Storage and Refrigeration of Probiotics

Storage and Refrigeration of Probiotics

Probiotics Storage: Should I Keep Probiotic Supplements under Refrigeration?

Demand is great among consumers for foods that are perceived as part of a healthy lifestyle. Expectations are high for foods that don’t just provide nutrients and satisfy hunger, but also prevent nutrition-related diseases and impart a sense of physical and mental well-being. The use of probiotics is one of the most promising areas for the development of what are being referred to as “functional foods.”

Probiotics are live bacteria or yeast that confer health benefits on the consumer. These foods help maintain and improve the balance of microorganisms in the gastrointestinal (GI) tract. There is still much work to be done in defining and understanding the roles of probiotics in health, but it is sufficiently established that they relieve some gastrointestinal illnesses.

Probiotics are also showing promise for lowering cholesterol and alleviating lactose intolerance. They are under investigation for immune system establishment, lowering high blood pressure, anticarcinogenic activity, relief of skin diseases, and more.

Storage and Refrigeration of Probiotics

Should I keep probiotic supplements in the fridge?

Storage Temperature of Probiotics and Refrigeration

To have positive effects on the consumer, there must be an adequate number of living organisms in a food product or supplement, at the time of consumption. There is no general agreement on the minimum numbers of live microorganisms, in millions and billions, per serving of a food or supplement. The number has to compensate for the probable decline in numbers of organisms during processing, storage, and passage through the acidic stomach and intestinal tract. Probiotic strains grow poorly in milk, so the final concentration of probiotics in yogurt and milk products is less than is indicated on the label, and entire loss of live organisms can occur with prolonged or improper storage.

Storage temperature is a key factor in maintaining the life of microorganisms. The products may be subject to “cold chain interruption” – periods of time during production, distribution, retailing and home storage when the best temperature is not maintained. The number of live microorganisms may drop so low, or to zero, that it renders the product ineffective as a probiotic source.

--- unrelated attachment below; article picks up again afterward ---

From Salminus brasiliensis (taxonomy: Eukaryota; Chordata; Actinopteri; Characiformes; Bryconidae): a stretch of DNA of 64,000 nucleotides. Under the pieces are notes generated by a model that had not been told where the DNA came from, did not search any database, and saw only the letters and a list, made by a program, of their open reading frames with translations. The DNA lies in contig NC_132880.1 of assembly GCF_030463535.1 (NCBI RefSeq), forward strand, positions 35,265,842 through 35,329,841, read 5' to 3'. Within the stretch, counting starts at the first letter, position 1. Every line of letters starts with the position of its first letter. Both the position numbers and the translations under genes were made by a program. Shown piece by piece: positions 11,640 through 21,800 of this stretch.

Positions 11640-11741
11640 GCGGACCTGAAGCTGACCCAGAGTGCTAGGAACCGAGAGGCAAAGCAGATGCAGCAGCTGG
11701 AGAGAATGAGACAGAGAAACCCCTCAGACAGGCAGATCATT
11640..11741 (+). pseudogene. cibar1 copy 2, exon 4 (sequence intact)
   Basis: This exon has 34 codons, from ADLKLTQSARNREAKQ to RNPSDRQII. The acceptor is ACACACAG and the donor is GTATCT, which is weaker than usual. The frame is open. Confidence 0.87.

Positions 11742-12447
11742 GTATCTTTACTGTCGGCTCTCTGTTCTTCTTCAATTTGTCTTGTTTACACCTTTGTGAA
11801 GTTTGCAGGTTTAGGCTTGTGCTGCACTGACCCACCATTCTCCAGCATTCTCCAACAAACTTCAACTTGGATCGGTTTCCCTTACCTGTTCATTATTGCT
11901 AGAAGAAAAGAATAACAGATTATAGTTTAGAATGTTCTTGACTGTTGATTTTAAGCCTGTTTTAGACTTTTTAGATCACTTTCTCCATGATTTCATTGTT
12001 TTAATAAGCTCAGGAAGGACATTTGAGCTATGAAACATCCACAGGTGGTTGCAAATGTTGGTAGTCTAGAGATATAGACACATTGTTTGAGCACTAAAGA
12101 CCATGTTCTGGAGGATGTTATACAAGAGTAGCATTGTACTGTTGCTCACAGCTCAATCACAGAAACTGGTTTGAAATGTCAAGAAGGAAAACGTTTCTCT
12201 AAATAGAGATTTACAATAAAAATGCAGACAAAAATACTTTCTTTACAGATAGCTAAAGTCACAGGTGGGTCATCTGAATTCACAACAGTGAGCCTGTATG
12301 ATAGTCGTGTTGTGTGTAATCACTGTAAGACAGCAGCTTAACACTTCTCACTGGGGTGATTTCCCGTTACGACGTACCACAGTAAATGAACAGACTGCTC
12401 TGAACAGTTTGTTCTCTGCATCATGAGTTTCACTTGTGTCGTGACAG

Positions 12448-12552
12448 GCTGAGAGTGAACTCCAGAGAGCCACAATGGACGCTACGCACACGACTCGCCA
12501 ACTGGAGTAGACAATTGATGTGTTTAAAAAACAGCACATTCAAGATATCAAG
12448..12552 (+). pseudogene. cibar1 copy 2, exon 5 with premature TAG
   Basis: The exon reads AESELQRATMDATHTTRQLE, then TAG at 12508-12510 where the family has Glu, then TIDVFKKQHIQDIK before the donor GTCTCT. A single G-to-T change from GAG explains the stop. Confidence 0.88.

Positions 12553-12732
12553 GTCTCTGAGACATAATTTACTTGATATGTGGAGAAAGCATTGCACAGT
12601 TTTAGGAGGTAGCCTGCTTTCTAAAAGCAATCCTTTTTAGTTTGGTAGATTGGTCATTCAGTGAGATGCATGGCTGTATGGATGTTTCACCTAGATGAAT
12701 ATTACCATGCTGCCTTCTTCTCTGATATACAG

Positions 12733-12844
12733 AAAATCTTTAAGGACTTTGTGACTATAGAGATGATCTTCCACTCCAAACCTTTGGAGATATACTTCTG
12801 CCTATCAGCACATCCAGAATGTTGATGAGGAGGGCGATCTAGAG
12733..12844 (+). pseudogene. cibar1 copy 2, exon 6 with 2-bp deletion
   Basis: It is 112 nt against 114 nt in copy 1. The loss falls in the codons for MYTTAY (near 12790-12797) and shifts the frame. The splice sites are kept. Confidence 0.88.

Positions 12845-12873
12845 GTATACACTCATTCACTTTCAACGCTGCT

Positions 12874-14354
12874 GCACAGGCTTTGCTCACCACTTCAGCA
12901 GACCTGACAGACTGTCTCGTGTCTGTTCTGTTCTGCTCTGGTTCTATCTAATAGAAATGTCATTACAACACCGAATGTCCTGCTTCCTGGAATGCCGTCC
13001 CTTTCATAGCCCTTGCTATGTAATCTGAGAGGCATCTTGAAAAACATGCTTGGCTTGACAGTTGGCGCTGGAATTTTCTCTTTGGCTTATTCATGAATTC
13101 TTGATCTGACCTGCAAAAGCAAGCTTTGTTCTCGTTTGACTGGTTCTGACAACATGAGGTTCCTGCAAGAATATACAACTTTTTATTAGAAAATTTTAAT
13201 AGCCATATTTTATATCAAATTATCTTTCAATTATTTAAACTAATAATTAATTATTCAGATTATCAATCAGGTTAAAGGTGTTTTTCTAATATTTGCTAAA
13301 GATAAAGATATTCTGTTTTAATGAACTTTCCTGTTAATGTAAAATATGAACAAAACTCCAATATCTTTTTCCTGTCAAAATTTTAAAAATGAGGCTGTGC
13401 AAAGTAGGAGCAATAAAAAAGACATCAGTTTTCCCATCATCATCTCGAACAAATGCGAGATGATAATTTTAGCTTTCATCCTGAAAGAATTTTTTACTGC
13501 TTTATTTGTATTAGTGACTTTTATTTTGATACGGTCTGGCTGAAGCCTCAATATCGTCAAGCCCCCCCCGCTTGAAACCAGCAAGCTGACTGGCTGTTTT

Scientific Findings regarding Refrigeration of Probiotics

There are few studies investigating such decline, but those which have been done show a significant loss in numbers of living organisms as the temperature and duration of cold chain interruptions increases. Different species and strains of probiotics have different rates of decline. The fastest decline occurs in yogurt at room temperature (not under refrigeration). Consistent storage at 5 degrees Celsius (41 degrees Fahrenheit) maintains viability of most probiotic organisms. At temperatures > 5 degrees C, the product becomes increasingly acidic, and compounds such as hydrogen peroxide and short chain fatty acids are formed, which are also detrimental to probiotics.

Of the probiotics tested in yogurt, at room temperature every 6 hours, only yogurt with L. rhamnosus still had living organisms at 24 hours. B. lactis Bb12 died fastest.

Although these findings occurred in yogurt it is reasonable to believe similar results will occur with probiotics in many forms – foods and supplements. More research is needed. The best, safest, message for consumers, from studies already done, is to refrigerate all forms of probiotics at all times. If the cold chain is interrupted, even for a few hours, assume that you are not getting as many living organisms as listed on the label.

If you’re looking for a basic background explanation about probiotics, you’re invited to read this article: What are Probiotics?

Probiotics and Refrigeration: References

  1. Tamine AY, Saarela M, et al. Production and maintenance of viability of probiotic microorganisms in dairy products. Probiotic Dairy Products, Blackwell Publishing, Ltd; 2005. pp39-72
  2. Scharl M, Ceisel S, et al. Dying in yogurt: the number of living bacteria in probiotic yogurt decreases under exposure to room temperature. Digestion. 2011; 83:13-17

Avi TrevesStorage and Refrigeration of Probiotics